Why can't I find a Model T 6V positive ground replacement cut-out? They are all listed as negative ground. There are some Model A positive ground cut outs listed, would those work for my 24 T?
We just had another thread on this same subject. Model Ts are negative ground cars. That is how they came from the factory. Instead of looking for a non-standard positive ground cut-out, just turn the battery around and connect the negative terminal to ground.
If you insist on keeping the car positive ground, the standard Model T cut-out doesn't care if the car is connected positive or negative ground.
I was told the car was positive ground, but may have been bad info. I have had the battery hooked up positive ground since I've owned it. Fried 2 batteries, melted the cut-out, lost my magneto. Could all this have been caused by reversed polarity?
The cut out is a switch that turns on when the generator is charging and off when it ainít.
It does not give a ratís butt if the electricity is negative ground or positive ground.
Just put the battery in, connect the cables , polarize the generator and run the car.
Next we will have guys telling us they canít find any negative ground light bulbs.how about some negative ground battery water?
A good starting point would be to verify your wiring John. The only way to kill the internal magneto is by very high heat ... or by wrongly applying dc current to the magneto terminal on the transmission cover. Loose wires on the ignition switch can also cause this when an errant magneto wire touches a battery terminal or vicey versey. Incorrect wiring can cause it too. Regarding the fried batteries, were they boiled dry or did they just go dead. More clues are needed.
All Fords from 1928 to the introduction of 12 volt system were positive ground. The standard mechanical cutout does not care what way the terminals of the battery are connected. Now it's a diode or more fancy type, yes then it need to be made for positive ground. Snyder's carries positive ground types in the Model A section.
Only diode types have a polarity.
Sounds like your ignition switch might be in need of attention.
Thanks for the advice Aaron. If it didn't matter, then the suppliers should list them as such. It would stop questions like mine.
Batteries were still full of water, I did not check acidity? But it seems one cell was dying, I could only get 60% charge with my charger on both batteries. One battery only lasted 3 days of driving. Now after disconnecting the cutout and generator, the new battery has lasted a week and fully charges.
The Model A cut out is the same as the Model T cut out...what you use for ground makes no difference to the cut out it works regardless which polarity you use. But your T should be negative ground, not positive ground and if you've got it grounded the other way round, that may be why you're having problems...not with the cut out, but with the generator.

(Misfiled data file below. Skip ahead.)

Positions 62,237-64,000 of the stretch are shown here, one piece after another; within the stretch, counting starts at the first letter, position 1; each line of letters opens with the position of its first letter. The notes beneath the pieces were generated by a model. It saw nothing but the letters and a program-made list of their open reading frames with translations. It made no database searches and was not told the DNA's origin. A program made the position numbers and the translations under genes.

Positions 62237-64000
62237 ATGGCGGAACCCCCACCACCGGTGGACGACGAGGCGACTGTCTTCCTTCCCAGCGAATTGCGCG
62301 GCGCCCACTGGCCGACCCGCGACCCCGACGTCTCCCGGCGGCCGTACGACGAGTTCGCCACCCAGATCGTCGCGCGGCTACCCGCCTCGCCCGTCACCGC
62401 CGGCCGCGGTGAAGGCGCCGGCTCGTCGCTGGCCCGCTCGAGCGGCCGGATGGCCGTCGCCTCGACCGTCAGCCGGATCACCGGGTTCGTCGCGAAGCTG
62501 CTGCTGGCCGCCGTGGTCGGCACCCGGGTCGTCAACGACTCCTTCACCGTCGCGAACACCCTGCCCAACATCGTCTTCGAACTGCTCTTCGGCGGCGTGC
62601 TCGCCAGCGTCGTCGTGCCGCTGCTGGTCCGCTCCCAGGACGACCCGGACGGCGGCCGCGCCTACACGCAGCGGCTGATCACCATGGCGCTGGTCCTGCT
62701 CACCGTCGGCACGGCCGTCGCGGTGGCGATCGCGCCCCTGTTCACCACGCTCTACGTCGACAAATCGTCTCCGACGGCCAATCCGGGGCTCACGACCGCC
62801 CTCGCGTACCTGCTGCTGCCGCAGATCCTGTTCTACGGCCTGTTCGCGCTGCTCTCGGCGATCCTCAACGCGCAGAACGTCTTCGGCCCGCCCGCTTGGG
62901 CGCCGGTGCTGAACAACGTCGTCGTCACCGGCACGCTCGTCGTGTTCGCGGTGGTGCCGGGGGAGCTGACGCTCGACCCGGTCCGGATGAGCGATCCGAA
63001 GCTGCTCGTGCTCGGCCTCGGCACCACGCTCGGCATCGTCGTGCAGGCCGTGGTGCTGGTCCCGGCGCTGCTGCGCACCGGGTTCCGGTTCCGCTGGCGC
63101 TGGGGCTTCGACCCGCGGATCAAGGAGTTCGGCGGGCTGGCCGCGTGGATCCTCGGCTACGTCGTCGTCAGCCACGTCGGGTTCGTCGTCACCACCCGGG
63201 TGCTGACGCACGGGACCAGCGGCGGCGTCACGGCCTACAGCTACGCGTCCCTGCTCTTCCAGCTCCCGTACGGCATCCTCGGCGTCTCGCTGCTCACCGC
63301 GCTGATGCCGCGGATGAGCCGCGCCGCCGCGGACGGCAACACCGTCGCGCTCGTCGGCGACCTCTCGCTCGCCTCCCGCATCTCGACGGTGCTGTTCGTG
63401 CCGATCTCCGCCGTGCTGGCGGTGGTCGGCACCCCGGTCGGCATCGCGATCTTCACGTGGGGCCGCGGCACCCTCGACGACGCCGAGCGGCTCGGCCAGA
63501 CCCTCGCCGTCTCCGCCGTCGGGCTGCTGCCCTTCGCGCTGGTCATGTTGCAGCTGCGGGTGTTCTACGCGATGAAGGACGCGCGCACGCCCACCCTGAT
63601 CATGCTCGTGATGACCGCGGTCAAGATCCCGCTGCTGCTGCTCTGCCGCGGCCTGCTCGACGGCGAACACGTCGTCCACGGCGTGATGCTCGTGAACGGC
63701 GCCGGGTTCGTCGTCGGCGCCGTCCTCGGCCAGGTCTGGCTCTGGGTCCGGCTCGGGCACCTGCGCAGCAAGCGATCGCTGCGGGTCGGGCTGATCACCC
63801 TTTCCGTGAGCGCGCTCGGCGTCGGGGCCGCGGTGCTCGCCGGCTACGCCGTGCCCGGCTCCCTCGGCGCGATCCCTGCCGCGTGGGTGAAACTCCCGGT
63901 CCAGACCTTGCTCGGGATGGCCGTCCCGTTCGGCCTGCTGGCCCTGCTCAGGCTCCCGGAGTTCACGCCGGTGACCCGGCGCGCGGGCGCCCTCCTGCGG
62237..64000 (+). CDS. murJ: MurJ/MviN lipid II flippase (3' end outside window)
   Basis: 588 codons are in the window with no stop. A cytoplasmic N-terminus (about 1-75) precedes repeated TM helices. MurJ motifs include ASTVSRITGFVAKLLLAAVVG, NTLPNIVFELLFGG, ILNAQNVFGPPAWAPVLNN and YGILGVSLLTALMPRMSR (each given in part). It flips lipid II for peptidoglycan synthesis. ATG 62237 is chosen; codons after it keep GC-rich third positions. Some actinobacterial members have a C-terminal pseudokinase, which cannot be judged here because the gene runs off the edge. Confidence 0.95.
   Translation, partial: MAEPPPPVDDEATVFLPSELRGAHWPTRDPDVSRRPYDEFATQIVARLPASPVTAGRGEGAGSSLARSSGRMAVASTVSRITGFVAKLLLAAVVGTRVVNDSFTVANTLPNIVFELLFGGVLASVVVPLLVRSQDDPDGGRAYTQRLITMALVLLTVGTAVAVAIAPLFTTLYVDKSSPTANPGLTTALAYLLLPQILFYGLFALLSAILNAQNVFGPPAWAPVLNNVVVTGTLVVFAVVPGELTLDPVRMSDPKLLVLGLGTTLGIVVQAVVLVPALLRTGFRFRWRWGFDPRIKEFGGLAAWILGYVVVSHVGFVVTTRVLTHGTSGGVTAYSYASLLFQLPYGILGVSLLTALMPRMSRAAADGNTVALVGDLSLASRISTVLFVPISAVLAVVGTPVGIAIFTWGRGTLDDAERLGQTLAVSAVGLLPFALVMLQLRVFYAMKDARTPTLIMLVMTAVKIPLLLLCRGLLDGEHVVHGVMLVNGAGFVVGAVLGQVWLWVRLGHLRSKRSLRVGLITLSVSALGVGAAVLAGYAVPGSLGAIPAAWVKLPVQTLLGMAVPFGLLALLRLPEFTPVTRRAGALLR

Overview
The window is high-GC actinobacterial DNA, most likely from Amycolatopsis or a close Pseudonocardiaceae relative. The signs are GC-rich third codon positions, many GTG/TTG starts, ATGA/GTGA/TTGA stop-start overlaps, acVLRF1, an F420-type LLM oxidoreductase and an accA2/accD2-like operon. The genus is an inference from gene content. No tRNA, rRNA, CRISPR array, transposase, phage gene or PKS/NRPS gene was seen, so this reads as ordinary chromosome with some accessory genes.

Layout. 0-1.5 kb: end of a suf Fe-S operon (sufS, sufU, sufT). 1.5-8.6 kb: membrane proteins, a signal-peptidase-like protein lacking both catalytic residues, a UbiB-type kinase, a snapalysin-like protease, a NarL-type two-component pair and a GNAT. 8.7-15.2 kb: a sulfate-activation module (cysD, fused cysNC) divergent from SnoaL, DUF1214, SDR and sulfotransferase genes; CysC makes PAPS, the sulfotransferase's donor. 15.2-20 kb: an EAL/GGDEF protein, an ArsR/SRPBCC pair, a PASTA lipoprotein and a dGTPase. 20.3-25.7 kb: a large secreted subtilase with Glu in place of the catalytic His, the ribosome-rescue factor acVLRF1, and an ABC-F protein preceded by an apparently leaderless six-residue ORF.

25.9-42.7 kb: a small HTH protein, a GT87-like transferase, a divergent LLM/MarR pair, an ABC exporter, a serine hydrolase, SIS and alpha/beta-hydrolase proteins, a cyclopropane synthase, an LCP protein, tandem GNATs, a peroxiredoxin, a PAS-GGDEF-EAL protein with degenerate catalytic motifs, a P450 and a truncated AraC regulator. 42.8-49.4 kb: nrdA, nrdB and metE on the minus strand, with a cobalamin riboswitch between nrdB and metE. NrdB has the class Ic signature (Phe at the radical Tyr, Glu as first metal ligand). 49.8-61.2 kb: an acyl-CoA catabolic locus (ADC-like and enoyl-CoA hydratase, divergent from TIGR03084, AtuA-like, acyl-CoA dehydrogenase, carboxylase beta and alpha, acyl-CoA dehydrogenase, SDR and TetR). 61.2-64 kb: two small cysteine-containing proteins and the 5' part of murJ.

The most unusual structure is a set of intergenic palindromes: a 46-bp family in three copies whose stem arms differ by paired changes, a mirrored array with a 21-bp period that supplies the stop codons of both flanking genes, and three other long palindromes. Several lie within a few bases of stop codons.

Most of the common cutouts for sale now for T or A are DIODE type and they DO CARE whether the car is positive ground or negative ground in order to work right. The car battery polarity MUST match the cutout polarity if the cutout is a diode type. Now the older Mechanical cutouts used for T and A were NOT polarity sensitive and can be interchanged between positive ground and negative ground systems with no regard for polarity issue.
So, how do I know if my car is positive or negative ground?
Look at the battery connections and see which post is connected to the car frame or motor block. If the negative post is connected to the frame or engine block then that is a negative ground installation.
Ok, I know that but how do I know which way the battery should be hooked up. To prevent damage to the generator.
Hook it up negative ground. Flash the generator. Without starting the car, turn on the headlights and see which way the ammeter goes. If it goes positive, swap the position of the two wires on the back. You are now in business providing none of your components are faulty.
ALL Model T's from the factory were negative ground, All Ford's from 1928 to introduction of 12 volt system were positive ground. Not knowing what cutout/regulator you have installed or what has been done to the car we can only suggest what should be. It would not be a first to have a T with positive ground nor would it be a first to have later cars with negative ground. What is assumed in the catalogs is things are as they came from the factory and what might be common knowledge for many might not be for others.
As was said; cars with mechanical cutouts (having points, original style) do not care what ground is used.
Cars with diode or something like Fun Project regulator has to be matched to what it they were made for, positive or negative ground.
Chances are the person that told you it was positive ground only worked with later 6 volt cars and assumed that ALL Ford cars were positive ground. Not all that uncommon to happen.
Is your wiring in good shape or is it a tangle of wires? Do you have a copy of a wiring diagram, there are a number of good ones on the web? Sounds like there are other issues here, maybe not related to +/- ground.